“My (i.e., Little King’s) April 21 article is a chapter from my 2007 book “Religion of Peace?”. If Bostom used the quote from “Looming Tower” in a 2009 piece, he got it from me (i.e., Little King).”
At least as egregious, is this unattributed material which comes from The Legacy of Islamic Antisemitism, (pp. 259-260):
Notably, Maimonides directed that Jews could teach rabbinic law to Christians, but not to Muslims. For Muslims, he said, will interpret what they are taught “according to their erroneous principles and they will oppress us. [F]or this reason … they hate all [non-Muslims] who live among them.”But the Christians, he said, “admit that the text of the Torah, such as we have it, is intact”–as opposed to the Islamic view that the Jews and Christians have corrupted their scriptures. Christians, continued Maimonides,” do not find in their religious law any contradiction with ours.”
Indeed, Spencer quotes and paraphrases without attribution from, specifically, footnote 222 of a magisterial 70 pp. 1937 essay by Georges Vajda on the Antisemitic motifs in the hadith. My first time English translation ofVajda’s unique, seminal work required both French and Hebrew text translations of contents within this single, complex footnote.
And I will cast no more pearls before such “royal” swine.
Hilarious. I love how nasty these Islamophobes get with one another when they turn on each other.
Spencer continued to comment,
Well folks, sit back with a bag of popcorn and enjoy the fireworks. Who knows maybe Barack Obama can bring the two back together over some beers on the White House lawn.
Resident “Islam expert” Robert Spencer is at it again, using his skills of obfuscation to smear Islam. In a recent post, he claims “suicide for jihad” is nothing new in Islam:
Actually the idea of suicide in the cause of jihad is no innovation. It is founded upon Qur’an 9:111, which guarantees Paradise to those who “kill and are killed” for Allah. It is a phenomenon that is actually found throughout Islamic history, and is not new. In the 18th century John Paul Jones wrote about Ottoman sailors setting their own ships on fire and ramming the ships of their enemies, although they knew this meant certain death for them.
And centuries before that, the Assassins, Hashishin, went into their missions knowing that death was virtually certain, and energized by the promise of Paradise that had been made vivid for them in an artful scenario that was used as a recruitment tool: the prospective assassin would be given hashish and then taken into a garden full of beautiful women, and told that he was enjoying a taste of Islamic Paradise. Then to return to that Paradise, he was told that he had to go out and kill his victim, and be killed in the process.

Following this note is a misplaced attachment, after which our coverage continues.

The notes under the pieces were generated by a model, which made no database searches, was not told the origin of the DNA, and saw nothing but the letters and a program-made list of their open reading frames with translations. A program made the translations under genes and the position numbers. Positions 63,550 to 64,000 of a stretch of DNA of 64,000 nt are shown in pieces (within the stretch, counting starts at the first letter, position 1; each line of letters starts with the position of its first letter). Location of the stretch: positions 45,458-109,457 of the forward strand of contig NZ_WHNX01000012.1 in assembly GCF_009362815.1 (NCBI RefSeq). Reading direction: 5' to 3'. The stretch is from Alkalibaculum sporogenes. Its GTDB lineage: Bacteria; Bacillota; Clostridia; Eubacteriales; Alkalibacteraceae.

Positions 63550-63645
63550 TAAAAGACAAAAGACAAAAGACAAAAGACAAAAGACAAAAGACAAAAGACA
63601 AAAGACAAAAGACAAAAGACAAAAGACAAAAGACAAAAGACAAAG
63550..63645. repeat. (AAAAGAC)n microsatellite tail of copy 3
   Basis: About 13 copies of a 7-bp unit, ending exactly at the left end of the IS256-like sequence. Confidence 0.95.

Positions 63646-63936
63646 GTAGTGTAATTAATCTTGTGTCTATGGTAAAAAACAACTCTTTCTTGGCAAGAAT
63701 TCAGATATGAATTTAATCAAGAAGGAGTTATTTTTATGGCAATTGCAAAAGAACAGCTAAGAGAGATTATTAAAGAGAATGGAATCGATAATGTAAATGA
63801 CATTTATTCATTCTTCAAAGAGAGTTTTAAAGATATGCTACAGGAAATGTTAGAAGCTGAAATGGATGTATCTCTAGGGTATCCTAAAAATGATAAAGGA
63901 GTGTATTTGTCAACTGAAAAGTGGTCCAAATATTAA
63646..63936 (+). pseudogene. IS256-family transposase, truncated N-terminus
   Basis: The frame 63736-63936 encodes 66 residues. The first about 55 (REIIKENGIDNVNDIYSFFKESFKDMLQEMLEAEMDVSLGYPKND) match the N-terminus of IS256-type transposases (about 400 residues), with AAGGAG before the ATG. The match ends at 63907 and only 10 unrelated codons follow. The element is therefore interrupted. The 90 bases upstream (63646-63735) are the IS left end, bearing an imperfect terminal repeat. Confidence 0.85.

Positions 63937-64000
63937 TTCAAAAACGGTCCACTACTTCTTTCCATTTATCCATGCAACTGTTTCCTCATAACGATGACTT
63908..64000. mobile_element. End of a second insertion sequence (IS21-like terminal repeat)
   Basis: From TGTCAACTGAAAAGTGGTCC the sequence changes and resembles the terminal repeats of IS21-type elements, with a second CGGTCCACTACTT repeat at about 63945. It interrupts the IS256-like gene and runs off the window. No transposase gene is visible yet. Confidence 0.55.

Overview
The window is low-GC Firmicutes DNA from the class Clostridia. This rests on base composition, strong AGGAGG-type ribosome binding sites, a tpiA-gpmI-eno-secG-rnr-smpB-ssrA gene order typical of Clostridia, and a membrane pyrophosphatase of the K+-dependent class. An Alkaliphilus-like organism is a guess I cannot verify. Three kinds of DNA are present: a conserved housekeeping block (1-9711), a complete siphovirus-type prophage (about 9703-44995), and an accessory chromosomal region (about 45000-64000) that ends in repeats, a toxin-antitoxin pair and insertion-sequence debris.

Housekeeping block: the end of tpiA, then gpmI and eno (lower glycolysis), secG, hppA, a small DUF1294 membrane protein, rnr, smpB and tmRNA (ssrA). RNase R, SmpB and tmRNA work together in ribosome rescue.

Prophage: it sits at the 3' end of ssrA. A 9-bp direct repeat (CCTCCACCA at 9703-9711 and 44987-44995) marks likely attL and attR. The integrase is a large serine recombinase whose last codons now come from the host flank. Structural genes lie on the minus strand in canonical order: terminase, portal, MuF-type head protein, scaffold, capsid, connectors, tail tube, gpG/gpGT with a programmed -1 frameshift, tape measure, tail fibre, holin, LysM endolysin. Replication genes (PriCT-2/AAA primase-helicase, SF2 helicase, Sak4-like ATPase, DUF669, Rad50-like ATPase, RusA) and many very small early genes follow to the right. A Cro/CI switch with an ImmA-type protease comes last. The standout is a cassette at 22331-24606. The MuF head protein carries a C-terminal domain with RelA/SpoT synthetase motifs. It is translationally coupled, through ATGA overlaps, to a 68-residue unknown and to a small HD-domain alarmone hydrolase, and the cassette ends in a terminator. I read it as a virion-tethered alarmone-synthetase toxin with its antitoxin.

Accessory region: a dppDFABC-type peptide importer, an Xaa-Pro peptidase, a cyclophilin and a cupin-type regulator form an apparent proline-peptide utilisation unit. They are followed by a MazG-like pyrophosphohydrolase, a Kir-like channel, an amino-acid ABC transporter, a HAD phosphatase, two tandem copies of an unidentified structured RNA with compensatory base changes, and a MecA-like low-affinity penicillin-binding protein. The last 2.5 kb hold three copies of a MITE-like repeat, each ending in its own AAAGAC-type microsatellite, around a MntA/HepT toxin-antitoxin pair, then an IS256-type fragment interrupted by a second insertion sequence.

Wow. Let us address the verse in question (9:111):
Behold, God has bought of the believers their lives and their possessions, promising them paradise in return, [and so] they fight in God’s cause, and slay, and are slain: a promise which in truth He has willed upon Himself in [the words of] the Torah, and the Gospel, and the Quran. And who could be more faithful to his covenant than God? Rejoice, then, in the bargain which you have made with Him: for this, this is the triumph supreme!
As outlined by the Quran, fighting in Islam is allowed in defense, and aggression is prohibited (2:190-193). Thus, those who “fight in God’s cause” in the verse are fighting in a battle to defend “those [civilians] who have been expelled from their homes” (22:40) by an aggressor. In this context, able-bodied men are called to defend the people with their lives. When one fights a battle, he tries to kill his enemy and avoid being killed himself. Spencer, however, claims that those who “slay and are slain” are actually committing suicide. Huh?
Suicide is when you take your own life: the death blow comes from your own hand. This is dramatically different than valiantly fighting the enemy in battle when the odds are heavily stacked against you, such that death is “near certain.” The former is suicide, the latter is not. Unless Robert Spencer is being un-American and claiming that the countless U.S. soldiers who have thrown themselves upon the enemy–facing “near certain death” by doing so–committed suicide? In fact, the medal of honor is routinely given to soldiers who throw themselves upon the enemy (thereby facing “near certain death”) to protect their fellow soldiers and advance their position.
There are several examples of this during World War II. For example, Private First Class Leonard Foster Mason received the medal of honor for “his exceptionally heroic act in the face of almost certain death.” The American soldiers were under heavy fire, and with total disregard for his own life, Mason ran out of his foxhole and killed five enemy soldiers. He was critically wounded in the arm and shoulder, and subsequently died. Today, he is remembered as a hero who fought and died for his country. Would Spencer like to claim that he committed suicide, and that the U.S. military has been using “suicide jihad” tactics during WWII?